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How AI could change our approach to foreign food

Up until now, much of the discussion about technology disrupting the food industry has been around how it can be used to speed up and innovate the production and delivery of food.

Just as important, though, is the potential for technology to be used to help access better nutrition and different flavours. This requires an awareness and knowledge of different foods – and the key to this is language.

The relationship between food and language is a complex one, but could AI-powered translation tools encourage us to broaden our culinary choices?

We meet where the mouth is

The act of translating is not overly dissimilar to preparing a dish. Translation begins with a jumble of words held together through grammar and syntax; cooking involves an assortment of ingredients structured using a recipe.

Perhaps the fact that translating and cooking are similar is a good explanation for why food has become synonymous with bringing people together, regardless of their ethnicity or political or religious views, enabling conversations to take place. As the American chef James Beard once said, ‘food is our common ground, a universal experience’.

From Sunday roasts to Christmas dinners to Passover meals, eating together, or breaking bread, has long been a tradition for family and friends. It’s more than just about nourishment – it’s an opportunity to laugh, share memories, make friends, and even lose friends.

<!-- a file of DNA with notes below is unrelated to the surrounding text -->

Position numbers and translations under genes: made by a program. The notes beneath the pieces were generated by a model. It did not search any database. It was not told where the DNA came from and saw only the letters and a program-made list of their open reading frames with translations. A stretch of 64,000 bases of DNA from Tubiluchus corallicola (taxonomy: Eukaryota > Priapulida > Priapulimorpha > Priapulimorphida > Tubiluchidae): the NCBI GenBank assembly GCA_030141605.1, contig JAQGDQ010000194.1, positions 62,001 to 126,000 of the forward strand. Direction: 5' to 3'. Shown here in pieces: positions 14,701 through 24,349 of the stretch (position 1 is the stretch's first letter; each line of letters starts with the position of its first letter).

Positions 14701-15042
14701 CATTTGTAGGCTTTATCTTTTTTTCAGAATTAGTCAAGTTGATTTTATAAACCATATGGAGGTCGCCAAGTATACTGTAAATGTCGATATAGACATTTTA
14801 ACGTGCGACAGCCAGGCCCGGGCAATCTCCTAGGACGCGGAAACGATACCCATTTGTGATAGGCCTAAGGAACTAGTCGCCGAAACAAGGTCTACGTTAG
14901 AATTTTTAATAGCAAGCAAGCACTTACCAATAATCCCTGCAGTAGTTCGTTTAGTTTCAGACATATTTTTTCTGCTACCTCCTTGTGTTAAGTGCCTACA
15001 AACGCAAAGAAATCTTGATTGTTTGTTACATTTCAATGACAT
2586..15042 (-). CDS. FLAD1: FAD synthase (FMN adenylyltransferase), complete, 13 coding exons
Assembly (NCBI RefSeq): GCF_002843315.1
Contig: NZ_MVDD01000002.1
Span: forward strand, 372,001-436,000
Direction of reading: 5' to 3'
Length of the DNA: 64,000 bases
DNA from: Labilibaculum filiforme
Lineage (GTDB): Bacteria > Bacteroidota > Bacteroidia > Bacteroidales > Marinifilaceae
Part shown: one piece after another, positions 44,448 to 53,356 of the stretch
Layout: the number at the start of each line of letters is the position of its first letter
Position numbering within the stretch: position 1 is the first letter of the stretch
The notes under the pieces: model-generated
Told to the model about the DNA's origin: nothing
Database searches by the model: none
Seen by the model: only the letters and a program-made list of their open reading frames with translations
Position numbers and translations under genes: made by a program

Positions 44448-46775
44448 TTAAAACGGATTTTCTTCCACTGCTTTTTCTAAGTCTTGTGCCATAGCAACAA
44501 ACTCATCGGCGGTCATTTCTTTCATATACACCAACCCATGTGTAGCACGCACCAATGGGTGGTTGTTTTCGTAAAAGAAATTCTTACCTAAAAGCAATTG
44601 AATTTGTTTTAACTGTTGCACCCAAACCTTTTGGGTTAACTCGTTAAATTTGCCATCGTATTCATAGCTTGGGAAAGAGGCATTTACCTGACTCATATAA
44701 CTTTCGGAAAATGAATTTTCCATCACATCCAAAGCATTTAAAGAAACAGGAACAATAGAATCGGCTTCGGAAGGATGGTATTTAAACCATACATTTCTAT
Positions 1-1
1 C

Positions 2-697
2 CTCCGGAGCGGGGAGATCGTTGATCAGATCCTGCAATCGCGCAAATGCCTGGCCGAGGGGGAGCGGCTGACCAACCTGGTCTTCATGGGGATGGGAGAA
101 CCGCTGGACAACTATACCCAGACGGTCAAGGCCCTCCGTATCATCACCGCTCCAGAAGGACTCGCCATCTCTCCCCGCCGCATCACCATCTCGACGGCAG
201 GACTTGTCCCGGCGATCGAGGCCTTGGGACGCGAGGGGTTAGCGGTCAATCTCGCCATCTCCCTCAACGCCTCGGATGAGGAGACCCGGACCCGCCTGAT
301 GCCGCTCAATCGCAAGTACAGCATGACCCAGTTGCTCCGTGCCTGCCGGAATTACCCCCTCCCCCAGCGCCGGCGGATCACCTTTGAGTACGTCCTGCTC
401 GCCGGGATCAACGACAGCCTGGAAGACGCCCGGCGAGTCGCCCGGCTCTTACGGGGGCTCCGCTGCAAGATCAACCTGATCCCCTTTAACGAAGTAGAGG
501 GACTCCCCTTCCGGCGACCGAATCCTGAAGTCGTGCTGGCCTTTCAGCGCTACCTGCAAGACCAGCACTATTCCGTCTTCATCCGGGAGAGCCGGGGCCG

The serving and receiving of meals as a group is a ritual that has a deep-rooted history.

Go back as far as 50,000 to 100,000 years ago, our early ancestors would likely have been in caves, huddled around fires, tearing chunks of flesh off the carcasses of dead animals. Being able to communicate would have been vital for them to hunt in groups and to survive.

As researchers based in the linguistics department of the University of São Paulo have shown, in a study published in the journal Frontiers in Psychology, hunter-gatherers wouldn’t have grunted or mumbled. Human language developed rapidly, with people quickly using complex sentences like we do today.

In the 1700s, eating together would have been an activity reserved for the upper-classes, where wine flowed alongside conversation. Some topics wouldn’t have been up for discussion, while others, such as trade, would have been left for dessert. Essentially, these grand meals were a way for like-minded people to be brought together in an amicable fashion.

By the 1950s, families had begun to shift from being seated around tables to eating off their laps whilst watching their favourite television program – the so-called ‘TV dinner’ grew in popularity thanks to the introduction of the cheap and easy microwave meal. Any dinner consumed on the sofa would likely have been followed by a lively discussion about the episode of the program they had just watched.

These are just a few examples, but what they highlight is how, at any particular point in history, the act of eating together has been anchored by good communication.

The melting pot

It’s argued that today’s preference for takeaways and snacks and consuming on-the-go due to our busy lifestyles means that there has been a rise in solo-eating. As a result, families are losing the art of being able to have meaningful conversation over good food.